Historical Archives – Naked Male Swimming – c. Public School, Municipal Pool and YMCA

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When the Internet became popular in the late 1980s, there were heated debates on forums and blogs about mid- and early 20th-century customs that required all boys participating in swimming activities to do so naked.

was required, while all girls were allowed to wear it.

Suit.

But the power of the Internet also brought with it the ability to research archives and news sources, and it was through that research that those now educating themselves unanimously agreed that this was indeed a common practice.

The acknowledgment of the need for only boys to swim naked during this era has to be seen in context.

As evidenced in the archives of earlier times presented on this site, it was common for men and boys to swim, or rather, “bathing in the sea” among amateurs from the early 1700s to the early 1800s.

which the rail system had started allowing.

The public to vacation at popular water spots.

Yet for boys, skinny dipping remained the norm in the 20th century for swimming in rivers and lakes.

When such activities were carried out indoors in an all-male environment, it was only logical that suits were not necessary given the tradition.

Adding to this tradition were the Great Depression and two world wars.

During the Depression, swimsuits were a luxury item that low-income families bought only for girls.

According to Neil Gale, PhD, a few months after the US entered World War II, the L-85 regulation was enacted.

This mandated the minimum use of cloth for clothing as it was required for war materials.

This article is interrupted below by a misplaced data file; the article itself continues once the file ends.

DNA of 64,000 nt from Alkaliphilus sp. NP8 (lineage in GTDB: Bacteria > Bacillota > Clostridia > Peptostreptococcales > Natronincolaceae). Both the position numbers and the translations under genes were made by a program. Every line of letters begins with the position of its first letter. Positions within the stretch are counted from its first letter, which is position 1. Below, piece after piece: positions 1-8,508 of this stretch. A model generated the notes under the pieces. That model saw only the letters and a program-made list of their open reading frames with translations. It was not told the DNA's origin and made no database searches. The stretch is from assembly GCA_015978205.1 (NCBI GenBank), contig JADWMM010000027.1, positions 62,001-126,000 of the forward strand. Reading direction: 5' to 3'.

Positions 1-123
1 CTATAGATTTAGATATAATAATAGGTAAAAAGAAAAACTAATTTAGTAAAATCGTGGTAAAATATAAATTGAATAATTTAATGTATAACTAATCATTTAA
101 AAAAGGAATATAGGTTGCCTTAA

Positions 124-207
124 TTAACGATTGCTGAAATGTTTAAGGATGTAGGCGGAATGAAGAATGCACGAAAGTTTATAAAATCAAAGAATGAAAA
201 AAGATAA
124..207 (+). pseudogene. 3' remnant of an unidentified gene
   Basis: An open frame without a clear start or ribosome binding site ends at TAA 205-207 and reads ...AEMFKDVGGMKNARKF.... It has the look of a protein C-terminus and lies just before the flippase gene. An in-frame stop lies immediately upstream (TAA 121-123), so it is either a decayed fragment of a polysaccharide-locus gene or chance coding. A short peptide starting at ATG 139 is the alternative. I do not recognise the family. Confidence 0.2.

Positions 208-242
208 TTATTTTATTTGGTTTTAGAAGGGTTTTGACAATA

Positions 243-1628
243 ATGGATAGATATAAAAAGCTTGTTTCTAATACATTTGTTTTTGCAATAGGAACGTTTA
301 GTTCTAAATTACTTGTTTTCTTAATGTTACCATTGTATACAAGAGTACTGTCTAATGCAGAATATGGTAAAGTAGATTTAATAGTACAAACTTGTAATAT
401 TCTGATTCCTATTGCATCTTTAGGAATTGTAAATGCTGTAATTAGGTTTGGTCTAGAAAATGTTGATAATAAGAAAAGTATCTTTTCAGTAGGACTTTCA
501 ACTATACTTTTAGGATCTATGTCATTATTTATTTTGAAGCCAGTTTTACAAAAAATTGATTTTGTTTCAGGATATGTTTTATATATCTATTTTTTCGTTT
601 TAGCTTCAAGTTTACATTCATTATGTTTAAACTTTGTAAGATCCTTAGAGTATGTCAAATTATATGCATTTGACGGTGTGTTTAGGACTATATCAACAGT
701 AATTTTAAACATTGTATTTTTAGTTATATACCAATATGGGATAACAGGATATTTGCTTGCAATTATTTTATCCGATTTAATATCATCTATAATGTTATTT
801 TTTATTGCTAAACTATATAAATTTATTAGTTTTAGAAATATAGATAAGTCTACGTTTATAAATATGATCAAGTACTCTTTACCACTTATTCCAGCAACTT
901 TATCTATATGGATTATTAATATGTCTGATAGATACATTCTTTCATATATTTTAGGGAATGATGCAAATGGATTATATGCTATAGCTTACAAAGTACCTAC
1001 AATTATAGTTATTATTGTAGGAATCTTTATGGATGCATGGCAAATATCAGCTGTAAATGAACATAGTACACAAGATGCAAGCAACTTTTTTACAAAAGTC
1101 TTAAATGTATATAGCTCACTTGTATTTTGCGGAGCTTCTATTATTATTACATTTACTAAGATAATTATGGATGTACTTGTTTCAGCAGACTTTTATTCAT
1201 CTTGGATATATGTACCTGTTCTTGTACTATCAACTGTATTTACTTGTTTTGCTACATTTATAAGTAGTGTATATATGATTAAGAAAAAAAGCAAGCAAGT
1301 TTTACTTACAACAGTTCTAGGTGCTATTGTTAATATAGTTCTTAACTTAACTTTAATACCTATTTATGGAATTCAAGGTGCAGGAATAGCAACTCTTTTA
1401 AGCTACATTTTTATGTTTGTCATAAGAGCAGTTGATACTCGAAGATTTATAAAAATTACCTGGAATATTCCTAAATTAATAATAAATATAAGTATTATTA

It also stopped selling domestic sewing machines.

During that time it became patriotic for men and boys to swim naked.

A review of the camp’s archives shows that nude swimming in the camp became almost universal during World War II.

However, sanitation and convenience were recognized and nude swimming in camps continued into the 1960s, beginning to fade in the mid-1950s.

For these and other reasons, the practice of men swimming naked was considered “masculine”, while men avoided the use of suits even when available.

But this was not a new trend; Rather, an extension of a trend that can be traced throughout the 19th century and earlier.

As it pertains to the practice of nude swimming for boys and youth in public schools, municipal pools and athletic centers such as boys’ clubs and the YMCA, nude swimming was compulsory for decades.

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To understand the reasons, look at not only customary trends, but also the development of certain technologies, economic realities, and a social trend toward greater gender equality.

dir="ltr">Swimming pools were introduced by the Young Men’s Christian Association (YMCA) in the 1880s.

In the following decades, Wai began offering its “Learn-to-Swim” classes, an organized program featuring certified instructors.

It should be noted that after illness, drowning was the leading cause of death for children and adolescents during this formative period, so it should come as no surprise that enrollment was often popular with classes filled to capacity.

It is also important to note that they became a major source of sustainable revenue for Pool Y.

But in 1906, Edwin Foster, a Northwestern Medical School graduate working at the YMCA, tested the water and found it to be contaminated.

At that time, water contamination was linked to many life-threatening diseases such as cholera, typhoid, meningitis, polio, and various infections.

In fact, like the Kovid epidemic of 2020, deadly epidemics also closed many cities.

So the discovery of pathogens in pool water in Y caused great concern – not only for health reasons, but as a threat to one of Y’s biggest revenue generators.

Dr.

Gail writes of the hot that the YMCA, as well as other public pools, began to refill and refill the pool once a week to fight the problem, and this process dates back to well into the 1920s.

continued.

Some of these pools were as large as 45,000 gallons, making the process difficult and expensive.